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ELECTROMAGNETIC SPECTRUM, REGIONS


The spectrum can be considered in terms of wavelength regions characterized by the type of physical change that takes place in the absorbing or emitting molecule and by the type of instrumentation used in studying the spectrum.


1. Ultraviolet, 0.25 to 0.40 microns


The ultraviolet (uv) is the region of absorption by electronic transitions in molecules. Combined with the electronic changes are vibrational and rotational changes. In a few cases, especially for small molecules, there is characteristic structure in the ultraviolet bands. While the ultraviolet band systems of different molecules are likely to overlap, correlation techniques have been developed for distinguishing one band system in the presence of others. The larger molecules do not have uv fine structure at atmospheric pressure, and therefore the applicability of the uv in pollution monitoring is limited.


2. Visible, 0.40 to 0.70 microns


The visible region of the spectrum, by definition has very few molecular absorption bands. NO2 is the only colored gas which is a common pollutant.


3. Near Infrared, 0.70 to 2.50 microns


This is the spectral region where the overtones of the fundamental molecular vibration-rotation bands appear. The overtones are about 100 times weaker than the fundamentals; thus this region is not generally useful for molecular detection and analysis. A notable exception is in the study of the atmospheres of the planets, where large concentrations of absorbing gas are viewed over extremely long optical paths. Thus the overtone region has been the principal source of information on the atmospheres of Mars, Venus and Jupiter.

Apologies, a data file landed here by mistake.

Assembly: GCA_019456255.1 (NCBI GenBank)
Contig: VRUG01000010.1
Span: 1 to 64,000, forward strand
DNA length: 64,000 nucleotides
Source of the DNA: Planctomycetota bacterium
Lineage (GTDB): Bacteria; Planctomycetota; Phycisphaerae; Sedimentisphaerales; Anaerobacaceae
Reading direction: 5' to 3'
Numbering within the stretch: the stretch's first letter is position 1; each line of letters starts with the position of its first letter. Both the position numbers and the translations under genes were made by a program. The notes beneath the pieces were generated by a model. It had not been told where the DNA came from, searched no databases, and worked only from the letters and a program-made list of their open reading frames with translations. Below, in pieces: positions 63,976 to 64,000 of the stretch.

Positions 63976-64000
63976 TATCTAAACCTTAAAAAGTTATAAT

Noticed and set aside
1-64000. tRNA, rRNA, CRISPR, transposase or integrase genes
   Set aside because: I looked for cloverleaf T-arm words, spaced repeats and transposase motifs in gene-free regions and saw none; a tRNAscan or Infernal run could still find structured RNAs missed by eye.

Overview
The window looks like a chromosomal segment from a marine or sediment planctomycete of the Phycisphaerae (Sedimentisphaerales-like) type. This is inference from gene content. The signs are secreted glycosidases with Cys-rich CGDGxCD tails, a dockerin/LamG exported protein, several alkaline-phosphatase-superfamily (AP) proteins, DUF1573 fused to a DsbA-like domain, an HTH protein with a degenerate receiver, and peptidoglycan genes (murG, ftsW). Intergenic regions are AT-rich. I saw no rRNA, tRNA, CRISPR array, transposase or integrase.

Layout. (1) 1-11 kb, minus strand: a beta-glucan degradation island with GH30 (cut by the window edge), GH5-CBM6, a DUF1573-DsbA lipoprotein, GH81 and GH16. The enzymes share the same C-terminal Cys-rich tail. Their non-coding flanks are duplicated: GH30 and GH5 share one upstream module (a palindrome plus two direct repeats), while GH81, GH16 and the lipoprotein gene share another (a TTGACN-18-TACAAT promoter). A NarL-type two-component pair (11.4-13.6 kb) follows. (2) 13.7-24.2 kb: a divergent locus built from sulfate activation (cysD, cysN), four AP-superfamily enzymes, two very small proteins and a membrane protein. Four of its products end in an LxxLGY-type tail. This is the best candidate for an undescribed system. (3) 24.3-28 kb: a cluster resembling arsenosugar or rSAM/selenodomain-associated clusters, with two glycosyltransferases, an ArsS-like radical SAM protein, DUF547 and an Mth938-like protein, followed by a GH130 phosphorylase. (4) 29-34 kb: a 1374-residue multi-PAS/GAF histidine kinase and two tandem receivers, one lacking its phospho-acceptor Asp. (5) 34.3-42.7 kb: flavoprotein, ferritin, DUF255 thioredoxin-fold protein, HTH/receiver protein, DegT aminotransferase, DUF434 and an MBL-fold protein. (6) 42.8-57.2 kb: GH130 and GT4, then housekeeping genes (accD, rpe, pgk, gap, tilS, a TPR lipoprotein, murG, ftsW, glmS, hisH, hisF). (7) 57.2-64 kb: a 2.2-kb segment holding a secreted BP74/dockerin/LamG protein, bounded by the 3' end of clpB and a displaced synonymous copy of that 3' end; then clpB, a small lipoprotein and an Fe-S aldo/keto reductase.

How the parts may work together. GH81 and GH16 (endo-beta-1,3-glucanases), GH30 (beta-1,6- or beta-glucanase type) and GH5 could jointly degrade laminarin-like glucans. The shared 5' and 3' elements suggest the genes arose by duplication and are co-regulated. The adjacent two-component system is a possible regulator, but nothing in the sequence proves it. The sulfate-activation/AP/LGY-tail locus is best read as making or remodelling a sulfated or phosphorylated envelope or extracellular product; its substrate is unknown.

4. Middle Infrared, 2.50 to 25 microns


This is the spectral region where the strong fundamental vibration-rotation bands of molecules appear. Nearly every air pollutant will have a characteristic absorption band in this region. It is sometimes called the “fingerprint” region of the spectrum because the absorption bands in this region differ widely as to shape, location, and intensity distribution. Even two members of pairs of similar molecules, such as CO-NO and O3-SO2, have significantly different spectra.


5. Far Infrared, 25 to 500 microns


Rotational lines as well as some vibration-rotation bands appear in the far infrared. Unfortunately, very intense water vapor absorption blanks out the far infrared in atmospheric work.


6. Millimeter and Microwave


Molecular rotational lines appear in the microwave spectrum. Most large molecules have a microwave spectrum, and the region is very powerful in the study of molecular structure and other physical properties. In order for the fine structure of the spectrum to be resolvable, however, the molecular gas under study must be at very low pressure . At atmospheric pressure the spectra are so “smeared out” that distinguishing between molecules is impractical.



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